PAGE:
The Next Steps in RET Inhibitor Research



Jacob Sands, MD: The discovery of RET and the demonstration of drugs that work in this setting, I don’t know that that’s necessarily a new frontier as much as a continuation of a frontier that we’ve been going on. So we’ve been very much within a genomics era and a targeted-therapies era. Some people have thought that we really hit all the targets that we could, and it’s very encouraging to see that we’re still finding targets and we’re still finding drugs for those targets. To have something like RET with such effective therapies is an excellent step within that era of the ongoing genomics era that we’re seeing.

Benjamin Besse, MD, PhD: For the next step is understanding the best sequence between the available selective RET inhibitors. Should we use 1 of 2 inhibitors we have after the first 1? This is the first question. One of the key questions is that resistance mechanism and the development of new RET inhibitors.

Marcia Brose, MD, PhD: I think that there is a space for us to understand how RET inhibitors compare with the multitargeted inhibitors. A really good study would show us the difference. You have to remember when you’re doing clinical trials that you need to do the clinical trials in the same population. The numbers and the study designs that we had for both vandetanib and cabozantinib were in all-comers. We don’t really know how they perform in RET patients. It’s possible that they would improve their performance. So that would be good to know because these might be a little more comparable than what we already know. I think the toxicity profile won’t necessarily change, but I think some head-to-head comparisons between CABO [cabozantinib] and vandetanib and these RET inhibitors is really in order. I think that’s the last piece we really need to know to really understand what their role should be, and their placement in our clinical trial paradigm or in our clinical treatment paradigm.

At our center at the Perelman School of Medicine, which is a center for rare cancers and personalized therapy, this is really what we think is the future of medicine. If we can find in cancers the actual change that we can directly target with no toxicity—that in my opinion is the holy grail of what we do. And I think that as more inhibitors come out that are like RET, in the case of larotrectinib, which we didn’t talk about today, but another highly focused targeted agent with very few adverse effects.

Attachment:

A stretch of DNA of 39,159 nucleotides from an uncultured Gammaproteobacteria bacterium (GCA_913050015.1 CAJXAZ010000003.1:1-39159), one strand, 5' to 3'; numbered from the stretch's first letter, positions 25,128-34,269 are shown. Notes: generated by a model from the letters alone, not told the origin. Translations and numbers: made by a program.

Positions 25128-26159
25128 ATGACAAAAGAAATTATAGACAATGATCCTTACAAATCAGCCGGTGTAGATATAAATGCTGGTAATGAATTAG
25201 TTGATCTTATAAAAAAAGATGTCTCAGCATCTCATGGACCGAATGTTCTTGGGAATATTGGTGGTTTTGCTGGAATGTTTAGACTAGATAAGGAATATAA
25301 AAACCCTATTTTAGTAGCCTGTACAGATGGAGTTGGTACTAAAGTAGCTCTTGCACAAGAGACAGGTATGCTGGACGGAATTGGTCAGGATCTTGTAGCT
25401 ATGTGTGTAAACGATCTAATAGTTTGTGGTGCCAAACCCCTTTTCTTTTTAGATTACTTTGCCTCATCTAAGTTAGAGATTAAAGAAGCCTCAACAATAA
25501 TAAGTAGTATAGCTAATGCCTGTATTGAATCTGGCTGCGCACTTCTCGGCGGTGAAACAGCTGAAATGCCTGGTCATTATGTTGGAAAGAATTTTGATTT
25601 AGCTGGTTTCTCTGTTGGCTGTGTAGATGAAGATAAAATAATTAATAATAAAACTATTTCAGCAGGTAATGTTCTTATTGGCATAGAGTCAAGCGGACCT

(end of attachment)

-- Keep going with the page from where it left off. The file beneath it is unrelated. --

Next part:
These agents really can change for the patients who have those mutations, can really make a huge difference in their prognosis, how well they’re going to do on these drugs, and how long, I think that they’ll end up living. I mean, it’s early to say that, but I do believe that these agents are going to end up prolonging life. And so I think that these are important things we will be looking for in the future.

Unfortunately, not all patients will have mutations. It really is also going to change the landscape on how we test. Because historically you know testing was sort of like an add-on— you know, we’d do it if we could. Now it’s really going to be essential, because you would never want to miss 1 of these incredibly effective low-toxicity agents in a patient who would be eligible.

Alexander Drilon, MD: In terms of next steps for RET-dependent targeted-therapy research, it will be important to understand the profile of resistance to these first-generation selective RET inhibitors such as selpercatinib and pralsetinib. And that’s important because if these cancers retain some dependency on RET—if they develop, for example, on-target kinase domain mutations—then these may be amenable to next-generation agents that hopefully will hit the clinic and thereafter reestablish disease control, giving patients a second pill option after progression on a prior selective RET inhibitor.

This is definitely a major leap forward for precision oncology because this is adding to the group of matched-driver and targeted-therapy pairs that currently have regulatory approval, assuming that these drugs get approval by 1 or more regulatory agencies in the future. As mentioned, this would meet a huge need for patients who currently have no targeted-therapy options.

Transcript Edited for Clarity

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